This extends to their various services, for example as restrictions start to become slowly lifted and if for example dining at their restaurant becomes available then the app can communicate the extra distancing measures between tables, food handling procedures and extra cleaning being conducted.

Concierge and guest services may have temporary Perspex partitions placed in between staff and guests to ensure greater comfort where communication with these services are required.

This period will require more updates to apps but that will drive more relevant up to date messaging with customers and no doubt improve the overall customer stay.

Attracting the right target markets

Hotels should be considering their market segments and which will be most likely to return to travel once restrictions are slowly curtailed.

For example, it can be surmised that millennials are more likely to be willing to go back to exploring the world once restrictions ease.

They are more cost-conscious, less risk averse and therefore hotels may want to consider these kind of target markets in targeted messaging to these groups.  This should occur as part of evaluating and planning their entire market strategy  during COVID-19.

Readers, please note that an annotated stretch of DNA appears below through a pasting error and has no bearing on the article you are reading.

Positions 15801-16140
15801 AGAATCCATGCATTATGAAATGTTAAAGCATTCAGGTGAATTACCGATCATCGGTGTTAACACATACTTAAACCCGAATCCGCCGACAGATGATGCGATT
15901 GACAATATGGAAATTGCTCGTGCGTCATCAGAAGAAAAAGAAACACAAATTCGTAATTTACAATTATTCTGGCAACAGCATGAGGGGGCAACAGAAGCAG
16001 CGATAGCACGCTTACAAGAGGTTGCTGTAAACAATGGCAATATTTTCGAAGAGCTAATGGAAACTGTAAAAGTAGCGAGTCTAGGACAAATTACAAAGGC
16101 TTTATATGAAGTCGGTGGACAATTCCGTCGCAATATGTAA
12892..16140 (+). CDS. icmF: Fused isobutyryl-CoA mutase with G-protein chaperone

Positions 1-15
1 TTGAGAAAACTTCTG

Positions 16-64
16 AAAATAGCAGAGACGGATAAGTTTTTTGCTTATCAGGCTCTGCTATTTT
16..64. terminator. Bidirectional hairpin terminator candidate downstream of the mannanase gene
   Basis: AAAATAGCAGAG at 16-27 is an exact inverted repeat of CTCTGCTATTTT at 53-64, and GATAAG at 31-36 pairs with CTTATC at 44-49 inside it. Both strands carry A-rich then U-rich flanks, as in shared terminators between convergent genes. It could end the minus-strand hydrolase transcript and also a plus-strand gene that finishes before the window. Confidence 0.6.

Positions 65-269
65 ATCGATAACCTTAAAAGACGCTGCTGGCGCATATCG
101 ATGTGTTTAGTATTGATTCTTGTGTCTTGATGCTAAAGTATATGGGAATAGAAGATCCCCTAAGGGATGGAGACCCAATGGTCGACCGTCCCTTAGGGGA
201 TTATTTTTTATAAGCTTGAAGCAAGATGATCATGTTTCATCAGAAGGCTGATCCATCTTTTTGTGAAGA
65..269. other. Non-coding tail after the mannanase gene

Apps such as Radisson RED enable guests to order a grab-and-go food such as a Belgian waffle with mac and cheese from their on-site restaurants OUIBar + KTCHN to take back to their room or out on the town is popular among millennials.

Hoteliers should consider how they can use mobile technologies to improve experiences for these ‘first returner’ target markets.

Hotel apps and advertising on partner booking apps could focus on packaged experiences for example for millennial travellers in this case.

As this market is already highly mobile and tech savvy, hoteliers should be considering how to improve their mobile-first experience and personalising their messaging towards this audience.

The concierge app in this case may for example, customise messages based on the age of the customer and/or what the purpose of their stay is.

Mobile Technologies as a Performance Enabler

Hoteliers should also be looking at which mobile technologies to be leveraging further and how these can be utilized to improve business performance during this period.

For example, more use of apps and other mobile technologies can enable some staff to work remotely more easily while still keeping a good eye on property management systems and customer relationships. Cloud technologies can be leveraged even more than normal.

Hotel leadership, just as the hotel does with guests, can utilise staff-accessed apps to monitor how their teams are going.

For example, staff engagement surveys and other useful monitoring to see how they are going in the post lockdown world can help determine what is going well and what needs to be further improved.

Companies must make use of technology and plan how to leverage mobile technology in particular as restrictions become slowly lifted by governments.

There are many ways in which this technology can not only improve customer but also staff experience and be an enabler for better business performance.